Anyway, on with the update:
1. I have a tan. I arrived all white and pasty after four months of winter in Vancouver. I’m approximately three shades darker. -crying in the corner- Even with copious amounts of sunblock and an umbrella, I still got tanned… Oh well. See, you don’t need to go to the beach to get a tan.
2. Girl power prevails. We’re miles away from home and we’ve had to do stuff that we’re not used to doing (read: have never done before).
We did okay, I think. I managed to get a decent phone plan for us, we managed to apply for internet and electricity service AND set up our own modem, I ordered a printer and set it up, we managed to ‘assemble’ our own furniture (okay, it was pre-assembled but we had to cut it out of the damned boxes because the tables were stuck inside), we’ve hauled stuff way heavier than ourselves, we’ve unscrewed bulbs and bought insect spray that we had to use on a cockroach (omg). That’s taken care of at home by our dad and in Vancouver, our brother. So this is all new to us.
Sometimes I am torn between thinking of myself as a princess who would much rather leave the ‘tough’ work and techy stuff to Dad and a do-it-yourself-and-depend-on-yourself kind of girl who takes interest in how Dad fixes the door. I guess that would make me a warrior princess? Just call me Xena. Lol jk. My mom has always told us that girls can do or be anything that guys can, sometimes even better (#badassmom/#ladybossadvice/#onlyfemalemanagerinherdepartment).
In short, you can do this, ladies. You are just as capable as a man. Except maybe for trying to lift a mattress by yourself lol.
3. I occasionally find myself thinking about the astronomy class that I took in my Vancouver uni. I still can’t believe that I finally took an astronomy class and what more the professor’s love and enthusiasm for the subject made it even better. I find nature incredibly fascinating and in part I have my mom to thank for this. We had quite a few books about things like volcanoes, wildlife and nature in general while growing up. Astronomy is one of those things I have marveled at since young and wanted to study even if it was only for the briefest four months in college. And I did it and I’m happy that I did.
I even learned about black holes which was something I have always been very fascinated about. I remember asking my dad how black holes worked (I think it was while we were watching some outer space show, maybe Star Trek) and he couldn’t really tell me. They seemed scary and interesting at the same time. Astronomy tidbit of the day: black holes are massive dead stars that collapse from the sheer weight and pressure exerted onto itself.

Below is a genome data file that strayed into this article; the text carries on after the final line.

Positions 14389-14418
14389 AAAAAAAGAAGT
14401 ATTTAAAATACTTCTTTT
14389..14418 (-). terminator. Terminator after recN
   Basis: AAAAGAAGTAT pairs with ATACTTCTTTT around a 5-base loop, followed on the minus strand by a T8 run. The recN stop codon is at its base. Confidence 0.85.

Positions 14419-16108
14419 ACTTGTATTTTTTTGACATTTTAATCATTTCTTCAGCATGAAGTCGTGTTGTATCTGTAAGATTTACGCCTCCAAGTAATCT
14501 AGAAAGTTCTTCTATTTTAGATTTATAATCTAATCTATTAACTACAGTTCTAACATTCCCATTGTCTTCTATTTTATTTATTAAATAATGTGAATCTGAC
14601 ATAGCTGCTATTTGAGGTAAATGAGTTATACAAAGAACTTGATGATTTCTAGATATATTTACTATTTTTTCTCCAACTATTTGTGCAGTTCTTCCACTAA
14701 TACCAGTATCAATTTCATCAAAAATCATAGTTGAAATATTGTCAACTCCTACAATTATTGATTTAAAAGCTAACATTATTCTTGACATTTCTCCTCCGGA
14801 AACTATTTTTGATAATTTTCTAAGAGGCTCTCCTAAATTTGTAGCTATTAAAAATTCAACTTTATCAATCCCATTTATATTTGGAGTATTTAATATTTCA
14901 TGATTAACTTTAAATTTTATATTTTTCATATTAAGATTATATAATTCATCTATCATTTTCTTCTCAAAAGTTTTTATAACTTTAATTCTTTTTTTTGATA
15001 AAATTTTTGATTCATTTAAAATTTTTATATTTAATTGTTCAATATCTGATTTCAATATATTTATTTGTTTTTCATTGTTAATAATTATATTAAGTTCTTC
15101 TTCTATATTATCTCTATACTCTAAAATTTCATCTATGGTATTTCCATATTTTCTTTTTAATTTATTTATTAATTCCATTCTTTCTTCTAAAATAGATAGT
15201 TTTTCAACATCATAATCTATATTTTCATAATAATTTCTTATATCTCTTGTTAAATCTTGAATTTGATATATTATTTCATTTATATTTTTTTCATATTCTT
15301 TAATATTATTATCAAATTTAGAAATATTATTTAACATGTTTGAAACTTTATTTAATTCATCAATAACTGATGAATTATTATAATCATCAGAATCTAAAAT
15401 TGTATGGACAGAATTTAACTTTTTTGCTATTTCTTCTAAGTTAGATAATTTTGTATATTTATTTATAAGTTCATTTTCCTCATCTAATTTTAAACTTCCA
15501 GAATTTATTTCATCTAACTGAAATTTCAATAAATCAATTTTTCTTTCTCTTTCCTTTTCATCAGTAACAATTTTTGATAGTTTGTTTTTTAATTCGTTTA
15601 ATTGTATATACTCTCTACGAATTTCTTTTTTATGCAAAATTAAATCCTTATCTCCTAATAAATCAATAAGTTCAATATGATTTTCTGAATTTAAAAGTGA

And one thing that I took away from the class is that astronomy is for everyone. Everyone can learn stuff about the universe from the internet or books or whatever. It’s not like chemistry where you have to memorize chemicals and stuff (ugh, why). I always thought that you had to be a super physics genius to get astronomy. Which is why I’m motivated to start reading up on astronomy stuff and subscribing to newsletters (if you know any, let me know). Did you guys read about the story of how the ‘Man in the Moon’ came about? The article came out a few days ago and apparently, the craters on the moon aren’t formed by asteroid impact but rather, a volcanic event. Very cool stuff indeed.
I am still upset that I didn’t get to go to at least one star viewing event but I know one day I will go (very Disney-like of me, I know… I’m thinking Rapunzel finding her new dream ahaha). And here’s what I also learned from astronomy which somehow isn’t ingrained into everyone’s well of common sense: there is so much more out there than meets the eye and you are just the teeniest tiniest most microscopic speck in the universe. The end. Infer for yourself.